One way to effectively lower your body fat percentage is to know how to manipulate and boost your metabolism. So what is your metabolism? Science books would say ‘your metabolism is the process of using cellular energy to conduct all of the chemical and physical processes in your body that keep you alive. These processes include the proper function of your brain and nervous system, muscle contraction, body temperature, food digestion, blood circulation and breathing. Metabolic processes of all types are heavily influenced by your endocrine system, which is a system of glands located throughout your body.’ But to put it more simply; it’s the number of calories you burn just to stay alive and not through exercise. So in theory, increasing this will mean you are burning more calories even when you are resting which in turn will only add to the amount of fat you lose.
Exercise to Boost Your Metabolism and Lose Fat
In a study conducted at the University of Waterloo in Canada the effects of exercise on the metabolism were monitored. Seven human subjects (3 male, 4 female, 28.9 ± 3.1 yr of age, range 20–42 yr, body mass index 22.6 kg/m2, range 17–26 kg/m2) underwent a 9-day exercise training program of 60 min cycling per day at 63% peak oxygen uptake, in conclusion it was found that ‘exercise training increases metabolism in human skeletal muscle after exercise.’ This supports what experts have long thought, that endurance athletes have higher metabolic rates than strength training athletes, despite the latter exhibiting significantly more muscle mass (which is another way to increase your metabolism.) Aerobic training is the sustained lower intensity work these athletes engage in, and its ability to stimulate the metabolism, during, and hours after, training, that has been reported on.
Also, as an additional point, it must be noted aerobic training of any kind is great for fat loss since not only do you stimulate the metabolism but you also metabolize fat directly as a fuel source, and burn carbohydrate calories, thus lowering the fat-storing potential of carbs. But that’s not to say neglect strength training, as best explained by fitness expert Luis Alonso who says ‘strength training will increase your metabolism by taxing your muscles with an external stimulus whilst also increasing your body’s ability to burn fat at rest.
The reason for this is because physically trained muscles require much more energy from the body in order to be sustained. They have developed a higher amount of fat-burning mitochondria in the cells, as well as the ability to store more fuel for quick energy production in the form of glycogen, which is a form of stored sugar; this translates into fewer calories that could otherwise be stored in the body as fat.’ Furthermore, weight training builds muscle and muscle stimulates the metabolism to a significant degree. Effectively, bigger muscles equal a bigger metabolism.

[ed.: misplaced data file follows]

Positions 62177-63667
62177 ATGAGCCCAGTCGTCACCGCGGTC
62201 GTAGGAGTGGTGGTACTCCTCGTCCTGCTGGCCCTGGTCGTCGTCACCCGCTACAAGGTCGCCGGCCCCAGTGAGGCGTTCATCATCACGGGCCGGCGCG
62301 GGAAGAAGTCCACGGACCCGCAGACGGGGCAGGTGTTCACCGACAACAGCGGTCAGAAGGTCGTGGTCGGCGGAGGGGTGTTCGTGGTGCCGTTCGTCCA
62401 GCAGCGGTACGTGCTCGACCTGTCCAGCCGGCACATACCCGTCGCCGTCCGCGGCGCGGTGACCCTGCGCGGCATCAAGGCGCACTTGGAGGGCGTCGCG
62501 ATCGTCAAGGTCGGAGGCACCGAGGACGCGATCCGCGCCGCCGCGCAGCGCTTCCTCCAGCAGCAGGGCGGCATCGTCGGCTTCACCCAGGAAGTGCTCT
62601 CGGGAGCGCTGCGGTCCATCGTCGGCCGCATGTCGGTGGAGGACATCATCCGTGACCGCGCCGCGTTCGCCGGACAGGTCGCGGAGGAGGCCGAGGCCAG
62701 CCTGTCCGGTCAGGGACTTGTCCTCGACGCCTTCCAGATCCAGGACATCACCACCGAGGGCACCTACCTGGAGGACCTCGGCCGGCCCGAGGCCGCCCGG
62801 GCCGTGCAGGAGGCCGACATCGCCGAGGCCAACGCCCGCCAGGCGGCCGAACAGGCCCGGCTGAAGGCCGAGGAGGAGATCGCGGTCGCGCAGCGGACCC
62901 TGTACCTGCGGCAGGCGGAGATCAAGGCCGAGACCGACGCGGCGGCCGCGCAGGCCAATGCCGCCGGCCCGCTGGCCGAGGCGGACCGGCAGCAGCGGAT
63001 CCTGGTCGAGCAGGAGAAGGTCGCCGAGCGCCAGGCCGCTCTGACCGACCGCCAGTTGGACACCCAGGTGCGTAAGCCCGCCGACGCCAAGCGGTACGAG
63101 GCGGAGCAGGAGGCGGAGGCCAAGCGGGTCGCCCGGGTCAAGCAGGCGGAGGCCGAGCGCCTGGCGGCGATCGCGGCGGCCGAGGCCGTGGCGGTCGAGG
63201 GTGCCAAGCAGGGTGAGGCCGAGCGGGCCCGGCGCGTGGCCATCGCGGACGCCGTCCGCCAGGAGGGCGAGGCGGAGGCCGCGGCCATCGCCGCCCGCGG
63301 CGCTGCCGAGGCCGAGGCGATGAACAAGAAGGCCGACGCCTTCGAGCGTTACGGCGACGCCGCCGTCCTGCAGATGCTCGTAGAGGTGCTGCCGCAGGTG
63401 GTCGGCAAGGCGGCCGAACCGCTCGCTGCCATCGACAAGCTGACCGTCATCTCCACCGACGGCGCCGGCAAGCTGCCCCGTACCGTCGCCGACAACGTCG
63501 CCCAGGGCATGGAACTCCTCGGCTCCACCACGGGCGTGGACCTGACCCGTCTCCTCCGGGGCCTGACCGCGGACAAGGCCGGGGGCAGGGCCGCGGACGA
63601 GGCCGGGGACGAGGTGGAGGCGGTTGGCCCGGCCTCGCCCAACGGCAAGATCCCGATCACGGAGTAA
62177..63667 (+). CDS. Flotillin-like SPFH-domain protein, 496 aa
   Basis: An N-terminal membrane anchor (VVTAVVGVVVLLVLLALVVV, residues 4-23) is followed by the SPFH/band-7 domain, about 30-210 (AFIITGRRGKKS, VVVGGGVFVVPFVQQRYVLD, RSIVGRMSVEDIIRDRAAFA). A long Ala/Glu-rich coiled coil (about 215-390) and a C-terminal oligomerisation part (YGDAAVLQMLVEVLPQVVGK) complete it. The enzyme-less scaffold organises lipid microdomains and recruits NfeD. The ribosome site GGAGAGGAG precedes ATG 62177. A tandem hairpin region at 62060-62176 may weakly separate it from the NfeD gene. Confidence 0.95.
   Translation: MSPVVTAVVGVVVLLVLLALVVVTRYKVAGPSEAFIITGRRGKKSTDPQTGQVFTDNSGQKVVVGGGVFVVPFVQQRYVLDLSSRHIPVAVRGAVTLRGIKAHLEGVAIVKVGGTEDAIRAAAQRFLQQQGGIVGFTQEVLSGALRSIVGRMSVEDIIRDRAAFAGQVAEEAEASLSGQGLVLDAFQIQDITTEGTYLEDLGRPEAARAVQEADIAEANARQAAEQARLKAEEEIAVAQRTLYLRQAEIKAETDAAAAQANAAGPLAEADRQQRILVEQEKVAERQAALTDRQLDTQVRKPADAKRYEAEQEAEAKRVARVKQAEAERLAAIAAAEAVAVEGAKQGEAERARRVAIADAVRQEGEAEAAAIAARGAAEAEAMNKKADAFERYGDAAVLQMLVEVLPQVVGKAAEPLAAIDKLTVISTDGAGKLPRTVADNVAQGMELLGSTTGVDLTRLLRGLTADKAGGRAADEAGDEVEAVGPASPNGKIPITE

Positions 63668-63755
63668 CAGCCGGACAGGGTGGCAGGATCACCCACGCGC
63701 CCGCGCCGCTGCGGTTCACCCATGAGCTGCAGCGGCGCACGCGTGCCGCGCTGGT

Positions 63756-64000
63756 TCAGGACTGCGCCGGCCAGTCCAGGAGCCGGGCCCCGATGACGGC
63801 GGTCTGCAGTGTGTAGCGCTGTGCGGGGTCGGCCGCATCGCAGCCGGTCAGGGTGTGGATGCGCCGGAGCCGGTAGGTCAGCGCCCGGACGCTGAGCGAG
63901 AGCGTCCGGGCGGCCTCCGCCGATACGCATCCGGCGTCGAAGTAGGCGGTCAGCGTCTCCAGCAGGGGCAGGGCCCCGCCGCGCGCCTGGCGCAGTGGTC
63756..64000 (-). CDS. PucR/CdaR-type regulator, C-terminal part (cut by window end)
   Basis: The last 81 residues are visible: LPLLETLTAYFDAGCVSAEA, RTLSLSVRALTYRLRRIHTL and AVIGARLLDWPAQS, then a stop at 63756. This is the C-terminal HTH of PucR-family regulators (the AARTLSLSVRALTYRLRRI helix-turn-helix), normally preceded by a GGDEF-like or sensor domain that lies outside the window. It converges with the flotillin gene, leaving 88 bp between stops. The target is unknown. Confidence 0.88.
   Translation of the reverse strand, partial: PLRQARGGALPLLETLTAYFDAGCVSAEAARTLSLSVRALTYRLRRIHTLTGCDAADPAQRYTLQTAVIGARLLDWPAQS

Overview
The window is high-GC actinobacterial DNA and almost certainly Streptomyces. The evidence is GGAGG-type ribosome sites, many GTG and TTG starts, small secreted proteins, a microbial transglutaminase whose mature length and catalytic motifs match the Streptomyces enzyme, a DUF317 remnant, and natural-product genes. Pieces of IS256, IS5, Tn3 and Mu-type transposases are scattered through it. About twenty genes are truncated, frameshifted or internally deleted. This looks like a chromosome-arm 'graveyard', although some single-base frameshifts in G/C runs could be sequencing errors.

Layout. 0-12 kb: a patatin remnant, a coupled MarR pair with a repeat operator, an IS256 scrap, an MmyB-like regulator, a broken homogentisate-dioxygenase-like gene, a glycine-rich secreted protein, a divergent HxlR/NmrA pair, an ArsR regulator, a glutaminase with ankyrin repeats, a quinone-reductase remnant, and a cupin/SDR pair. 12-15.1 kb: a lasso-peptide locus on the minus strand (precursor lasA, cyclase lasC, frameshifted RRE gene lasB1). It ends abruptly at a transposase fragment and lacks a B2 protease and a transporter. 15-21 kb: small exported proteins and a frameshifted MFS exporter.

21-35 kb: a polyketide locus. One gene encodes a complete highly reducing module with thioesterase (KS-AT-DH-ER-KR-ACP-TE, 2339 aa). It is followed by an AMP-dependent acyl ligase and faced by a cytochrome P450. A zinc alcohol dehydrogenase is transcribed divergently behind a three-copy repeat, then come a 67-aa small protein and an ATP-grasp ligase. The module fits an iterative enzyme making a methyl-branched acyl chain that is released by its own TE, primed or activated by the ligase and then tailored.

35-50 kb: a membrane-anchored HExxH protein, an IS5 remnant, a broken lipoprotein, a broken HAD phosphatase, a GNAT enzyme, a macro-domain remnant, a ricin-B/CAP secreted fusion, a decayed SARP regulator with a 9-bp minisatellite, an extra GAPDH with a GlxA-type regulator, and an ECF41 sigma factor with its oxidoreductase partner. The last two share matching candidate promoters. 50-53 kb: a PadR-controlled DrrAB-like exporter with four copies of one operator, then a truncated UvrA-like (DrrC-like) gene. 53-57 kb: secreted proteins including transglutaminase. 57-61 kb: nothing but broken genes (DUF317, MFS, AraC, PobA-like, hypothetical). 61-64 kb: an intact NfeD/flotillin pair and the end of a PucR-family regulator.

Supplements to Boost Your Metabolism and Lose Fat
Caffeine is the main ingredient in almost all fat loss pills but although numerous studies show it can speed up the metabolism in the human body by about 10%, it’s not known exactly how it doe this. It is theorized by many experts that caffeine ‘enhances fat oxidation and spares muscle glycogen by creating a more favorable intracellular ionic environment in active muscle.’ (Graham. T.E. 2001)
Furthermore, researchers at Yale University found that the ‘favorable intracellular ionic environment’ created by the caffeine can improve your ability to burn more calories during exercise by stimulating the production of the neuro transmitter beta-endorphin, which studies show can reduce pain and perceived fatigue, which can then in turn increase the intensity and duration of your workouts. Therefore whether it directly does increase your metabolism or just enhances your workouts, it’s clear that caffeine would be a welcome addition to your supplement cupboard if you wanted to increase your fat loss gains.
Nutrition to Boost the Your Metabolism and Lose Fat
Looking specifically at macronutrients, protein will stimulate the metabolism far more efficiently than either carbohydrates or fat, due to the energy demands of amino acid utilization. In fact, experts believe eating a meal high in protein will stimulate the metabolism by as much as 30%, as opposed to fat or carbohydrates which increase it by around 4%.
Furthermore, protein will heighten the metabolic rate for around 12-hours after eating. However eating sufficient protein shouldn’t be a problem for most athletes since the International Olympic Committee Consensus on Sports Nutrition states ‘strength or speed athletes were recommended to consume 1.7grams of protein per kg of bodyweight per day.’ For a 90kg athlete this equates to 153 grams of protein per day. Plus, interestingly some experts are claiming endurance athletes need just as much protein to cope with the catabolic effect of intense cardio training. In a study conducted at McMaster University in Ontario, Canada it was suggested ‘that endurance athletes require a greater intake of protein than strength athletes to meet the needs of protein catabolism during exercise.’ (M. A. Tarnopolsky et al, 1999).